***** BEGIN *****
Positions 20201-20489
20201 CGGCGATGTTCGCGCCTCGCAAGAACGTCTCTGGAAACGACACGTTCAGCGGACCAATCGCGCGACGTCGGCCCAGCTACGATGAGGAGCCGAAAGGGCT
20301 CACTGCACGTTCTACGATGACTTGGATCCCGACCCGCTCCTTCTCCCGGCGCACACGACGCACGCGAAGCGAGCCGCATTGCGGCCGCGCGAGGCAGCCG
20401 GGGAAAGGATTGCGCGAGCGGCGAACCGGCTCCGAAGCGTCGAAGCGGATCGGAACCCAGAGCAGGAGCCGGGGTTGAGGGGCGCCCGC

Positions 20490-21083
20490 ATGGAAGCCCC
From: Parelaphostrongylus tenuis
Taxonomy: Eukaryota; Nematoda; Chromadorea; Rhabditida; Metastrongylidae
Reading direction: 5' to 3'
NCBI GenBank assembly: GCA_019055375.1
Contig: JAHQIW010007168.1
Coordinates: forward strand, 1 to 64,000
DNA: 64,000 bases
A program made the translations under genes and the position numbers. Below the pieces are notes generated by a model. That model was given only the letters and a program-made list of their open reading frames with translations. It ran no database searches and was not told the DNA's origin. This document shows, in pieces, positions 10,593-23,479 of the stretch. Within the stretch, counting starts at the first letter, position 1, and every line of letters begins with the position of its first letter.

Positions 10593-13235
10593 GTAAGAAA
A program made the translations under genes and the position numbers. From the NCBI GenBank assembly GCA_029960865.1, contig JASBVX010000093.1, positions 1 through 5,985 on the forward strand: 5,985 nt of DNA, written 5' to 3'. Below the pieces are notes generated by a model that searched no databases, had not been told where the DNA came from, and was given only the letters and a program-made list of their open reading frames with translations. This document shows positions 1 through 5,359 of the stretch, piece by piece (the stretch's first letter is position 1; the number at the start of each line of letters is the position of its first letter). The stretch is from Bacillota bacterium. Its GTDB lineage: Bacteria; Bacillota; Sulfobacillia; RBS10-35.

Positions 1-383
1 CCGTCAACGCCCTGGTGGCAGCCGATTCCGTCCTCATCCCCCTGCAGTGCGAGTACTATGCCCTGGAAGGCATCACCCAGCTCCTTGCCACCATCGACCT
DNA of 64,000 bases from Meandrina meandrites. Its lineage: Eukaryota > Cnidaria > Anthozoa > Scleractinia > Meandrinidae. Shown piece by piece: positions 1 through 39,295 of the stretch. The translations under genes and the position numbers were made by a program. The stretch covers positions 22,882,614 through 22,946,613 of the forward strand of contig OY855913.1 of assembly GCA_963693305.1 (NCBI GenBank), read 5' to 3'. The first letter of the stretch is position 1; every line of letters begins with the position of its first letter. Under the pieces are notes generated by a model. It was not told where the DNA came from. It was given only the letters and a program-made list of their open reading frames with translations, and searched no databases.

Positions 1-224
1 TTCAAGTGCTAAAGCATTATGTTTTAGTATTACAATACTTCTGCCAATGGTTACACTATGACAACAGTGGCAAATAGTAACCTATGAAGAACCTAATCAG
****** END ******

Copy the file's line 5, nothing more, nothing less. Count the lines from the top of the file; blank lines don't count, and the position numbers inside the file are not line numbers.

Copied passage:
Positions 20490-21083